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# Check if Cell is Empty or Not in Excel

How to check if a cell is empty or is not empty in Excel; this tutorial shows you a couple different ways to do this.

### Sections:

Check if a Cell is Empty or Not - Method 1

Check if a Cell is Empty or Not - Method 2

## Check if a Cell is Empty or Not - Method 1

Use the **ISBLANK()** function.

```
```=ISBLANK(A1)

This will return TRUE if the cell is empty or FALSE if the cell is not empty.

Here, cell A1 is being checked, which is empty.

When the cell is not empty, it looks like this:

FALSE is output because cell B1 is not empty.

### Reverse the True/False Output

Some formulas need to have TRUE or FALSE reversed in order to work correctly; to do this, use the **NOT()** function.

```
```=NOT(ISBLANK(A1))

Result:

Whereas ISBLANK() output a TRUE for cell A1, the NOT() function reversed that and changed it to FALSE.

The same works for changing FALSE to TRUE.

## Check if a Cell is Empty or Not - Method 2

You can also use an IF statement to check if a cell is empty.

```
```=IF(A1="","Empty","Not Empty")

Result:

The function checks if this part is true: **A1=""** which checks if A1 is equal to nothing.

When there is something in the cell, it works like this:

Cell B1 is not empty so we get a Not Empty result.

In this example I set the IF statement to output "Empty" or "Not Empty" but you can change it to whatever you like.

### Reverse the Check

The example above checked if the cell was empty, but you can also check if the cell is not empty.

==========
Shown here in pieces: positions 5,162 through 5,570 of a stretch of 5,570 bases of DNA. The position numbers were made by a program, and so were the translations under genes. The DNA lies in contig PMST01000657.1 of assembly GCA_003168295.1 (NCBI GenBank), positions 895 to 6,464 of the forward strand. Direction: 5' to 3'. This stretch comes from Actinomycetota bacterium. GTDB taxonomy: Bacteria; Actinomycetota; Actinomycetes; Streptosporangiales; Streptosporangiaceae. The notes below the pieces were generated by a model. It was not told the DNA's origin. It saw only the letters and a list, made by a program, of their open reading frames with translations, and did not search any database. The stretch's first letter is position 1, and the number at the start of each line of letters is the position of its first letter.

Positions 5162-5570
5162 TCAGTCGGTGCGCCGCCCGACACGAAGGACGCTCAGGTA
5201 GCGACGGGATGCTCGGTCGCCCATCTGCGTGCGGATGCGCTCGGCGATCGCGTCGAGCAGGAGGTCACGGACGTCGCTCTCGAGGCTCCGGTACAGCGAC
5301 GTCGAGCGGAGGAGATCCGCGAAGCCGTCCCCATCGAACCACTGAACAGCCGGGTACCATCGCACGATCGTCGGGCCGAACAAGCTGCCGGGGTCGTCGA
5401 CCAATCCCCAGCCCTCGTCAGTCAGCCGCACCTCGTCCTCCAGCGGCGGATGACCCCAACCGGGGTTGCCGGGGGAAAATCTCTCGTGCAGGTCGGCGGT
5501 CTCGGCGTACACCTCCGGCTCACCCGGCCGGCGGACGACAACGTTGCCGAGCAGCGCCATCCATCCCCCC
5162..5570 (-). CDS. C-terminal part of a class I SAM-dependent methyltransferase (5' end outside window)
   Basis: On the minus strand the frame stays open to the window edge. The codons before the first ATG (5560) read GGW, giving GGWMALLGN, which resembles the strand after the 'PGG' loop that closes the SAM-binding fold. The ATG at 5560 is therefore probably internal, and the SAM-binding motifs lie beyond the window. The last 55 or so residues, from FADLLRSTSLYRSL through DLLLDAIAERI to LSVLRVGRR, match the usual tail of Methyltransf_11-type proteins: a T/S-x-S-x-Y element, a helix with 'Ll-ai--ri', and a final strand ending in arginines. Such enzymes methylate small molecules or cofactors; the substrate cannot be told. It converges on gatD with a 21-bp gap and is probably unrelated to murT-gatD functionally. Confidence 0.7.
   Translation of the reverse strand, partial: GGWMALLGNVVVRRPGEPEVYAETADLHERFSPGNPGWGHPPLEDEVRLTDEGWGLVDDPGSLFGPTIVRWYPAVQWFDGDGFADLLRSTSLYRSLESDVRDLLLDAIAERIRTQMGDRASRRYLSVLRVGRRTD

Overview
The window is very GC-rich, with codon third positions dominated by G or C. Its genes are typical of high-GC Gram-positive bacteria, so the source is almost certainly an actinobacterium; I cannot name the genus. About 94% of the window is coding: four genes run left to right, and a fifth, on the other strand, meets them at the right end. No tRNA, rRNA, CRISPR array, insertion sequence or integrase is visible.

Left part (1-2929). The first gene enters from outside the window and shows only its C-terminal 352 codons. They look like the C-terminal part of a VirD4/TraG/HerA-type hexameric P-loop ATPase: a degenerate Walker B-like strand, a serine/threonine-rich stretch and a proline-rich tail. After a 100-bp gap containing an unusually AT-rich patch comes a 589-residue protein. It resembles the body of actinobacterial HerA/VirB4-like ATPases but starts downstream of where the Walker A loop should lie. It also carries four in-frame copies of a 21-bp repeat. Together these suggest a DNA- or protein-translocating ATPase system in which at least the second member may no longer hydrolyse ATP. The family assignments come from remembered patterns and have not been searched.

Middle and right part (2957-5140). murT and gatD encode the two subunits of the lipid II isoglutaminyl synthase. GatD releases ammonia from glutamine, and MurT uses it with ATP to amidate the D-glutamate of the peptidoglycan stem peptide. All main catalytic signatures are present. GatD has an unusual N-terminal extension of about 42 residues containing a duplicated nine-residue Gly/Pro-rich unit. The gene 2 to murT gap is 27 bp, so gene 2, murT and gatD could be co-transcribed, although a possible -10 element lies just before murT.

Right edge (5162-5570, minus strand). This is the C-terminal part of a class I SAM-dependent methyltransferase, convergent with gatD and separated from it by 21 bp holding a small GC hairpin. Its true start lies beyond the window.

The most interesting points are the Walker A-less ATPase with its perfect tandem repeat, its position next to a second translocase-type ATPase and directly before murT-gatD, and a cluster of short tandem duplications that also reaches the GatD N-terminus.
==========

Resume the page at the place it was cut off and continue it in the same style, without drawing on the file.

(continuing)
There are a few different ways to do this, but I will show you a simple and easy method here.

```
```=IF(A1<>"","Not Empty","Empty")

Notice the check this time is **A1<>""** and that says "is cell A1 not equal to nothing." It sounds confusing but just remember that **<>** is basically the reverse of **=**.

I also had to switch the "Empty" and "Not Empty" in order to get the correct result since we are now checking if the cell is not empty.

Result:

As you can see, it outputs the same result as the previous example, just like it should.

Using <> instead of = merely reverses it, making a TRUE become a FALSE and a FALSE become a TRUE, which is why "Empty" and "Not Empty" had to be reversed in order to still output the correct result.

## Notes

It may seem useless to return TRUE or FALSE like in the first method, but remember that many functions in Excel, including IF(), AND(), and OR() all rely on results that are either TRUE or FALSE.

Checking for blanks and returning TRUE or FALSE is a simple concept but it can get a bit confusing in Excel, especially when you have complex formulas that rely on the result of the formulas in this tutorial. Save this tutorial and work with the attached sample file and you will have it down in no time.

Make sure to download the attached sample file to work with these examples in Excel.

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